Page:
Date of Award

8-1985

Degree Name

Master of Arts

Department

Political Science

First Advisor

Dr. William A. Ritchie

Second Advisor

David Ede

Access Setting

Masters Thesis-Campus Only

Abstract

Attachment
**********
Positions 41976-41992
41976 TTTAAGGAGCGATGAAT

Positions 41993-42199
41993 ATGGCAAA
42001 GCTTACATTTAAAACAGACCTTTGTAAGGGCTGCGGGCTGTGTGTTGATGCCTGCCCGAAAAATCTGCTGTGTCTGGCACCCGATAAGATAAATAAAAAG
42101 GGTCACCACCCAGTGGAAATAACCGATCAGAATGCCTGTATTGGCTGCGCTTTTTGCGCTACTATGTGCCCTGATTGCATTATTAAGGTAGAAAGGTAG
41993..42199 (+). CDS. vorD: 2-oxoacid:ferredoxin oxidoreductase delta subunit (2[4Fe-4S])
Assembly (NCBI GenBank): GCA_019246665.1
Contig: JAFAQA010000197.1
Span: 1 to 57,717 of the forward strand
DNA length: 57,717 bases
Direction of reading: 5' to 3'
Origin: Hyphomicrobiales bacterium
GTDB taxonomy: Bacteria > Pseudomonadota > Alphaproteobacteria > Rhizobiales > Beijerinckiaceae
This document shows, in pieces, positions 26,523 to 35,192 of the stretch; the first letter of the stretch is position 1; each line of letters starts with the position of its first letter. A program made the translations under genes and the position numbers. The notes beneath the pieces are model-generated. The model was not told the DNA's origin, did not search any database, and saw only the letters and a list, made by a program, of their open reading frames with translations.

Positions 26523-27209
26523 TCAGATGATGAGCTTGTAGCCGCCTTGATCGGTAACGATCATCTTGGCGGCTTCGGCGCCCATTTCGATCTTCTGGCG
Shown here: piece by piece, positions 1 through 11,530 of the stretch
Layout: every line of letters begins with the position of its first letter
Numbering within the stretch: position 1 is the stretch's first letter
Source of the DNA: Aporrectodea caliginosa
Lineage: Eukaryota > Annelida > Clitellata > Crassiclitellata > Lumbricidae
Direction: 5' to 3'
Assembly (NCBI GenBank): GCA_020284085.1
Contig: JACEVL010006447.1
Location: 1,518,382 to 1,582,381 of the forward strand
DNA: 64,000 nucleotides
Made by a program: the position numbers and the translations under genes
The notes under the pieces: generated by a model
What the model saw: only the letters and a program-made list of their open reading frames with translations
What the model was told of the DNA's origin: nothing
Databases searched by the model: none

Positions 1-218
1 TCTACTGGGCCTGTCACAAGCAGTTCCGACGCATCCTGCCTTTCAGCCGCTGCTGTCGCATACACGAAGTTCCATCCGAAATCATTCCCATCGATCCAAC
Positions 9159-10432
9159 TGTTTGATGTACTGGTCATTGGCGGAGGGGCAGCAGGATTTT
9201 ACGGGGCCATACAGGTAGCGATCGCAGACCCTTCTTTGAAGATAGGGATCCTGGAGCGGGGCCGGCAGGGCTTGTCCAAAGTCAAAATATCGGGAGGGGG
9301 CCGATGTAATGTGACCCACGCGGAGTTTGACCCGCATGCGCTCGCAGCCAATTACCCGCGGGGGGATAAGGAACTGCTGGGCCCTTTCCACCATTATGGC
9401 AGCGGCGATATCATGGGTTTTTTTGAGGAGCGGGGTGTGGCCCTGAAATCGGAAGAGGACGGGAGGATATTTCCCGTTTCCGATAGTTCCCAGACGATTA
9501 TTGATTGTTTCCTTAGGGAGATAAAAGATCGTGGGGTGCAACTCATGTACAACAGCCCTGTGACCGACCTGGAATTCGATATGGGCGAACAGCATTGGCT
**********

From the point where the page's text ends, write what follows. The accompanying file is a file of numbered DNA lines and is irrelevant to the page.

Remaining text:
This study of the Shi'ite doctrine of political-religious leadership deals with the question of who should fill Muhammad's rulership role. According to the Shi'ite belief, Muhammad did not die leaving his successors undetermined. The prophet announced his legal successors until the end of the world. The study looks at the emergence of the Shi'ite doctrine, explains how the Imamate theory gives legitimacy to its leaders, and examines the function of the Imam from the Islamic perspective. Results of the study indicate that the Shi'ah are so insistent on the legitimacy of their Imams as leaders that they consider them the true rulers of the Islamic world whether they attain official political power or not. Ali b. Abi Talib is used as a case study. The paper investigates Ali's life both outside the formal political framework and inside as ruler of the Islamic world; the research shows that in either case Ali acted as a Shi'ite Imam in terms of his holy character.

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